one object to the other in the inventory screen. The catch is that every
now and again, it must be done in a certain order if you are to be
I had a small problem with the brown background of the inventory
screen. Brown articles tended to “disappear” into the background.
For variety, there are a scattering of easily worked-out logic puzzles.
You’ll need to listen closely to a conversation or two for one unique
Though there are a few whacky puzzles, most made sense in a cartoon
adventure game kind of way. Even the ones that stumped me had solutions
that I could “see” once I got a hint.
There are no sound puzzles, no mazes, no puzzles requiring color
discrimination, and no timed bits. You’ll not find any sliders or
Graphics: “Looks as if I’m in the middle of a jungle.”
Runaway 2 is a beautiful game, as fun to look at as it is to
play. In keeping with its cartoon nature, some of its graphics are flat
and lack texture, but this does not impact the game. Colors are vibrant
though never garish. Most settings are full of light, movement, and
sometimes kitsch. Delightful details such as Brian’s shape seeming to
morph as he moves behind a giant bottle (á la a fun house mirror) abound.
Brian’s quest to find Gina sends him to diverse locations ranging from
the tropical jungle of Mala Island to the icy environs of Cicely, Alaska
and includes a luxurious yacht and a not-so-luxurious pirate ship of the
past. The humor of the game is not confined to the dialogue. Entertaining
touches are found in the most unexpected places. Is that really Indiana
Jones I see?
The cut scenes are gorgeously produced. My favorite locale was under
the water -- complete with filtered light, schools of fish, and an old
wrecked ship with bubbles languidly drifting towards the surface.
While I never pixel hunted, I had to increase the game’s brightness in
two locations. This was easily done from the in-game menu.
Background and Ambient Sounds: “I like the way it sounds, and
if you knew me better, you’d realize it suits me to a ‘T.’ ” Brian
There’s not much to say about the background music and ambient sounds
in Runaway 2 except that, like most other elements in this game,
they are well done. The original score and environmental noises are placed
almost perfectly. In some games the music quickly becomes annoying, and
overwhelms the exploration or the puzzle solving. But not in this one.
Days later my toes are still tapping.
Interface: “I’ve always bragged about being able to carry a
bunch of stuff without a back pack.” Brian
Runaway 2 employs a classic interface. Use the left mouse button
for movement and the right mouse button to cycle through the possible
actions. Hovering the mouse over a hotspot reveals a description at the
bottom of the screen.
Saves are at will and unlimited. Each save has a generously sized
picture plus the chapter number, and you get to name each save.
Once he has visited an area, Brian transports instantly by double
clicking on the desired place. The Esc key flashes through the opening
screens, and left clicking skips repeated dialogue. Happily, this game is
Alt+Tab friendly and includes captions.
Access to the inventory screen and the options menu is at the top of
the screen. From the options menu you can save, load, exit, and make
adjustments to the sound and appearance of the game.
A summary of Runaway 1 is available from the options menu. It is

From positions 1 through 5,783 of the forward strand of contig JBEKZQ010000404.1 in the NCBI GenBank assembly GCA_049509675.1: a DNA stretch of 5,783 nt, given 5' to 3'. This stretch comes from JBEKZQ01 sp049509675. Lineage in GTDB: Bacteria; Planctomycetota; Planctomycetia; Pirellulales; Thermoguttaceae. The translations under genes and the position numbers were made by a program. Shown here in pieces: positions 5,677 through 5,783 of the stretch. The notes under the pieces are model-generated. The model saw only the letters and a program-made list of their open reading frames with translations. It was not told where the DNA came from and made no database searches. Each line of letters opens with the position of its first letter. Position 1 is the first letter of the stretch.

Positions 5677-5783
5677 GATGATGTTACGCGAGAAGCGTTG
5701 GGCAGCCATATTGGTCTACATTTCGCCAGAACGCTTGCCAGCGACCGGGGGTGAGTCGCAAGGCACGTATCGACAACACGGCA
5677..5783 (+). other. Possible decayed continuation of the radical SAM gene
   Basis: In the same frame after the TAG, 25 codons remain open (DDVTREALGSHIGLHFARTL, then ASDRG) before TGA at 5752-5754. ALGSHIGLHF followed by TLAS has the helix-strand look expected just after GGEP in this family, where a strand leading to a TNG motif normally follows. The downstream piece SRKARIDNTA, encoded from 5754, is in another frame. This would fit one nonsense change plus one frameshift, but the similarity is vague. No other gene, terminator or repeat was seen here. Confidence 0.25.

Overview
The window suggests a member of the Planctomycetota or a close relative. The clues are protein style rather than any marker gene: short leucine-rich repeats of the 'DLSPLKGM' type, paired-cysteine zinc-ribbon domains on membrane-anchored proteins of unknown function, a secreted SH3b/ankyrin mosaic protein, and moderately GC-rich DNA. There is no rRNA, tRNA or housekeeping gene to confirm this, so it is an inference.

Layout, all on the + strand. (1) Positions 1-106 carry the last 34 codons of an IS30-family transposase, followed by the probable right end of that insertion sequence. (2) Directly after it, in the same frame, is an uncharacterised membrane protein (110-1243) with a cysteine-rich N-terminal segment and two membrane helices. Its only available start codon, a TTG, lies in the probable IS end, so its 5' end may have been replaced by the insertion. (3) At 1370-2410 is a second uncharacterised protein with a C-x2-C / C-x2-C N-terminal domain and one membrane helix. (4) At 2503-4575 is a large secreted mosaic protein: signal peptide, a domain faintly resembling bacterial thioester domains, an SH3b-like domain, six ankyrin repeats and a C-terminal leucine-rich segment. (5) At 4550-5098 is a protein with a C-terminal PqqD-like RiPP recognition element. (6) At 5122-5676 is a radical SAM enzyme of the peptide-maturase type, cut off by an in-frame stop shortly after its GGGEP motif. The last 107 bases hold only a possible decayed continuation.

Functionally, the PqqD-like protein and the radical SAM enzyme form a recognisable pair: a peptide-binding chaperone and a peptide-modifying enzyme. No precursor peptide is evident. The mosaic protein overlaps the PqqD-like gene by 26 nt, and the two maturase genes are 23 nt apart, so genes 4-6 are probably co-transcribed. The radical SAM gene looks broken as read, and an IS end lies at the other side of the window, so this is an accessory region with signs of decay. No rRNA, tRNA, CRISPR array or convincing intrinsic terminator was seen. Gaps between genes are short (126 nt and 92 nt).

not necessary to have played the first game to enjoy the second. However,
those with Runaway experience may pick up on a joke or two that the
uninitiated might miss. This is a great feature!
The inventory button opens a large split screen with Brian on the right
and your inventory on the left. It’s a very engaging system, as Brian will
gesture, make faces, and comment on your inventory selection. When you
combine inventory, Brian says something witty, drops off the screen, and
pops back up as the new invention appears in your inventory.
Small Problems: “No man, don’t you worry. We all have
our little flaws.” Ben
Runaway 2 is both well conceived and executed, but it has a few
Loading and saving times were bit protracted. Infrequently, I spotted a
misused word or a mislabeled hotspot. On the rare occasion, the spoken
word did not match the captions exactly.
My only serious problem occurred when Brian could not pick up a
necessary piece of equipment. Following a walkthrough step by step did not
correct this difficulty. Happily, loading a previous save and playing
through again did solve it.
The U.S. release is rated “T” for crude humor, language, mild violence,
sexual themes, and use of drugs. While I noticed a fair sprinkling of
sexual innuendo, one cut scene following a puzzle springs to mind
immediately as the main culprit. No graphics are seen, but sounds and
remarks are heard which may offend. I think the developers could have
found a better way to wrap up this puzzle.
Summary: “This morning has been a real humdinger.” Brian
Runaway 2 left me wanting more, literally. It did not answer all
my questions, and some plot lines remain open. In spite of that, I’m glad
I played it. I’m definitely ready to see what the sequel brings.
Contains brief nudity
3rd person adventure
Save at will
Name your own saves
Dialogue extensive and often
Frequent interaction with a
diverse list of NPCs
Twisting, open-ended plot
A few logic/memory puzzles
No sound puzzles
No color discrimination puzzles
No timed puzzles
No quick reflexes needed
Beautiful, colorful cartoon
Excellent sound and voiceovers
Available on DVD or by download
1 glitch requiring dropping
back to a save
Slow loading and saving
My computer specifications: